Friday, January 2, 2009

Termites and monkeys

One day, while driving from one location to another on one of the many narrow two-lane roads that run through the countryside of India, I spotted a huge mound of dirt.

Sure enough, it's a termite mound. But, more interesting than that, the mound pictured here is about four to five feet tall, with a larger hole than termites require.

When termites build a home as large as this, another creature sees it as a desirable living space: cobras. In this case, it appears that a cobra has moved in to its new digs.

Furthermore, cobras hold significance to the Indian people. When a termite mound becomes the home of a cobra, the local people start making offerings and prayers to the snake, which is thought to have powers of its own. As time goes on, the mound can even been reinforced, decorated or otherwise modified by the local population, in ongoing honor of its revered occupant. Ultimately it can become a small, local temple of its own.

Meanwhile, down the road from the termite-mound-cum-cobra home, we spotted many monkeys being fed by a local man.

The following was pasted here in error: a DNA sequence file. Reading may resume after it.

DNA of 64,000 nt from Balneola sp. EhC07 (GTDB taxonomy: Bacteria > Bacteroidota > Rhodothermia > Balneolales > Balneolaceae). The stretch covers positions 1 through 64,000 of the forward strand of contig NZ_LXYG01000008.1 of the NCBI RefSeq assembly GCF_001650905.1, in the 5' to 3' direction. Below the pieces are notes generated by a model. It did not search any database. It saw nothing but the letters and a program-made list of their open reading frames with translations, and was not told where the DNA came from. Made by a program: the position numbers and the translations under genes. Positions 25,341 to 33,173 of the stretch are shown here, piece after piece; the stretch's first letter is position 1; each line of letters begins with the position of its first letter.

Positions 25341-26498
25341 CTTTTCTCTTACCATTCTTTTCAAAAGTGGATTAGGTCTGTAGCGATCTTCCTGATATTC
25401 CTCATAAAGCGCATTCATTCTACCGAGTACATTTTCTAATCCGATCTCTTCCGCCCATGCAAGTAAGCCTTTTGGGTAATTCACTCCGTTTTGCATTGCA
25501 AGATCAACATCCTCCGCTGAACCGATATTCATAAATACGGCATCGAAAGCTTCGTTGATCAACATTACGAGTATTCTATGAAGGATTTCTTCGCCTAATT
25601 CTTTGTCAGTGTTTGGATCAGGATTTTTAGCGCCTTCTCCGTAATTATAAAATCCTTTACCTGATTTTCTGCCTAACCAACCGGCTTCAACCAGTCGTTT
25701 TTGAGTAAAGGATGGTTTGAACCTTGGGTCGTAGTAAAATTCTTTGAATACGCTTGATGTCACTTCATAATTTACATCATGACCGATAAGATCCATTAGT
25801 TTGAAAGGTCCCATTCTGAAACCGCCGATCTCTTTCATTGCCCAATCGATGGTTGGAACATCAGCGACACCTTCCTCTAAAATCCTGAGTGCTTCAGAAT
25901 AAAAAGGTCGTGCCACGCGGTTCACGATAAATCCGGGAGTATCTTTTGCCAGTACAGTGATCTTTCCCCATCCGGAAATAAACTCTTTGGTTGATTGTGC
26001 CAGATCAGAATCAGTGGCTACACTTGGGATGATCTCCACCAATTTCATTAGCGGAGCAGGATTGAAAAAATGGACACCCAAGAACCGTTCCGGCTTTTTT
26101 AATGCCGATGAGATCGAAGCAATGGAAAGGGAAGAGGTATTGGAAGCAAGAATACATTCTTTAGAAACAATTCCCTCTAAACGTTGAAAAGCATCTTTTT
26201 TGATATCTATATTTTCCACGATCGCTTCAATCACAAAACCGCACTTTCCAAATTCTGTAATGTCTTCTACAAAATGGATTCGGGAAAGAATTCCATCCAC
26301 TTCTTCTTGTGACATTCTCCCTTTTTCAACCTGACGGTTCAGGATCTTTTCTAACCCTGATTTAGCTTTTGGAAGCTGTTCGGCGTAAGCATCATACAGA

Amazing creatures, monkeys are fascinating to those of us who don't see them in our day-to-day lives, but they do become difficult pests when encouraged to get food from people. Our guide told us of a woman who stayed at a hotel with a local population of monkeys that regularly stole things from the hotel's rooms' balconies. Either she forgot or did not hear the warning and hung some hand-laundry out to dry on her porch. Pretty soon the monkeys were swinging around with her underwear!

Thursday, January 1, 2009

The Third Day of Pongal--Cow's Day

Back to the celebration of the New Year which is called Pongal in India.

The third day of celebration is cows' day. Being a revered animal (and a significant contributor to the health of a family), the family cow has its own special day.

At every local market, several vendors sell many powders of brilliant colors for the various Pongal purposes.

(You've seen them before, used in the designs drawn in front of the homes-- see my March 12, 2008, posting.)

For this third day of celebration, they are used on the cows.

First, the animal is washed thoroughly in a nearby river or lake.

Next, dots of the powdered colors are used to decorate its body; in the picture of the calf here, additional decorative material has been placed around his neck.

Once prepared, the family cow is allowed inside the family's home for a while!

Other animals get to enjoy the special status on this day as well......

For more great information on Pongal, which is celebrated this month (January) each year, please see Varun Withu's blog (link posted on my site here)!